From BITS Pilani to a Promising Career in Data Analytics
Arpan Bumb is an accomplished alumnus of BITS Pilani, Pilani Campus, from the batch of 2021 (BE Mech). He is currently working as a product analyst at Holland and Barrett, a prominent retailer of health and wellness products, based in the UK. During his academic tenure at BITS Pilani, he collaborated on several impactful research papers, earning him the Best Paper Award. He currently has more than 110 research citations to his name. Alongside his academics, he was deeply involved in music, internships, ASME, and other extracurricular, winning him the Best All-Rounder Award as well.
You just graduated in 2021. Could you tell us what you’ve been up to in the past 2 years?
I currently work as a product analyst in a UK-based business, Holland and Barrett, which was founded in the 1800s. The goal of my team is to digitally transform the business in all aspects, such as company data, tech, websites, etc. In it, my field is data analytics – I make predictions on how future decisions could potentially impact business revenue. Basically, it is a combination of business, tech, data, marketing, and strategy: a little bit of everything.
When and why did you decide to shift from engineering to management? How did you go about changing your field?
I realized I did not want to pursue mechanical engineering in my first year itself. So, I tried and tested a lot of different things: I took up internships in different firms to see if I enjoy it. I also decided to focus on my electives to learn as many new things as possible and kept all my options open. One such elective was print and audio-visual advertising: I ended up collaborating on 8 research papers with the professor who taught me this course and that was the beginning of my journey in my current field.
What were these research papers about? What did they teach you and what are the skills you gained from working on them?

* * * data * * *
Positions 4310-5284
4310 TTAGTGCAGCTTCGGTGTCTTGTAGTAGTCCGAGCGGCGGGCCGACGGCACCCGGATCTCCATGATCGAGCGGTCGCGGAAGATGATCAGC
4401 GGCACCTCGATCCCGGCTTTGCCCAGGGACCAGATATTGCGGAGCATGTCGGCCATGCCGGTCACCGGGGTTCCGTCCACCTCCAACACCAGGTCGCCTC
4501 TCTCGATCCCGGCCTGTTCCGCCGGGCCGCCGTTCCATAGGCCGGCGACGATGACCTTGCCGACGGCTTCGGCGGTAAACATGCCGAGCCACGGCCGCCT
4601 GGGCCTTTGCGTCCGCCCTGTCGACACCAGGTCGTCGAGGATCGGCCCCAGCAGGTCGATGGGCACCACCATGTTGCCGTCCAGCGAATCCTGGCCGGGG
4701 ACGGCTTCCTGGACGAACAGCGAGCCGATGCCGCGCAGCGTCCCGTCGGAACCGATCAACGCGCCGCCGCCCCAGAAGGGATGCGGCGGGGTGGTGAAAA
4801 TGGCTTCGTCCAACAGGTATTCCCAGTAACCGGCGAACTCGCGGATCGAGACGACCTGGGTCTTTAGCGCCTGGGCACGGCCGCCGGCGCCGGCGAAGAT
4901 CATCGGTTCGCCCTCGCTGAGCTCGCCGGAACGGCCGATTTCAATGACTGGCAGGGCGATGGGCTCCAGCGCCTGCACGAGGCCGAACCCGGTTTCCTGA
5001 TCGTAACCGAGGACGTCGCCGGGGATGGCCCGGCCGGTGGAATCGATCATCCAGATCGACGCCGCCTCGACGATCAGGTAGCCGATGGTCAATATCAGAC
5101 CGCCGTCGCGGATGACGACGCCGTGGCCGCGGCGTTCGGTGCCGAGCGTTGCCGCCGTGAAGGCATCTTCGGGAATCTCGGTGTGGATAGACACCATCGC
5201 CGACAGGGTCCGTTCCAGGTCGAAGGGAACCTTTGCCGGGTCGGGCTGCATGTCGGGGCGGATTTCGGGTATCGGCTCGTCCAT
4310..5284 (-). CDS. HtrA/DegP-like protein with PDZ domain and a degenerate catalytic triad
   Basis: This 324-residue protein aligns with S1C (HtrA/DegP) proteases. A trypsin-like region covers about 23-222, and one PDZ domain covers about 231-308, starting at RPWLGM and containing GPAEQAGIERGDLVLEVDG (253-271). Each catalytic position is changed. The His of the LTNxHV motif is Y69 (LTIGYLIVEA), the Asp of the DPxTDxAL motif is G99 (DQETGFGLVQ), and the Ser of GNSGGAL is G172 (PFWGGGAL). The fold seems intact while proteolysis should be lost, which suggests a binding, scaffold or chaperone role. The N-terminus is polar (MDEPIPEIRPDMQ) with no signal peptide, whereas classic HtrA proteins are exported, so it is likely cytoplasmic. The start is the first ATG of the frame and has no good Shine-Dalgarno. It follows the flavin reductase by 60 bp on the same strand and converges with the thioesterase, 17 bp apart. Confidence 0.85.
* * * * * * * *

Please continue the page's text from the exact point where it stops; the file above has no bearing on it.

The papers dealt with a lot of topics: from advertising to education and even statistics. In my third year, I solely focused on them. These papers made me realize how important it is to show up for classes or courses where you think you will build your future. It is equally important to maintain good relations with professors. When my professor asked me if I’d be interested in collaborating, I had no prior knowledge or experience. I had to start from scratch. We must learn to say yes to every opportunity that comes our way and get over our fear of rejection.
What are your views on the PS System?
My PS work at JP Morgan helped a lot. If you plan on going abroad for a Master's, you need a strong application. Our undergraduate degrees are 4 years but outside it is 3 years. They have an advantage of a year wherein they gain a lot of work experience. Having the PS system ensures students have had at least 2 internships. You also get to learn a lot.
Could you talk about your application journey in applying for London Business School? What advice would you give to students who are planning on going abroad for a master's?
In my second year, I started exploring future options: should I go for a master's or a job or into research? The first thing that I did was investigate the admission criteria. Something that a lot of students don’t do is find out what they’re expected to work towards. Initially, I considered applying for IIMs, but my plans changed. LBS required a minimum of 9.0 GPA, so my first target was achieving that. Secondly, I needed to stand out in aspects other than regular academics. This is where my research papers, internships, and extracurriculars helped. Another important factor was the letters of recommendation my professors wrote – this is why it is important to regularly interact with them.
What do you miss the most about BITS?
This is a very controversial opinion, but I really miss the mess food. Sometimes, I’ll be cooking at home and remember how they made it in the mess. I also miss chilling in the wing with my friends, and the music nights. And Oasis!
What are your plans for the future?
I’ll be staying in the UK as a permanent resident, and I will continue working in the field of data analysis. I’m going to delve into AI and how it can be used to automate business processes. I won’t be pursuing a course as such, I think professors can only bring you to their level but to stand out in a highly competitive environment, you need to exceed them. You can only outgrow the competition by directly getting into the field. You try and you fail but you take feedback and improve.
Anything else you would like to say to students reading this?
Your career and your life are in your own hands. Other than your academics, you need to build a skillset. That is what matters once you get into the real world. Take any opportunity that comes your way. Also, effective networking is very, very important. Whichever part of the world, whichever field, you decide to go in, there will be a BITSIAN ready to help you.
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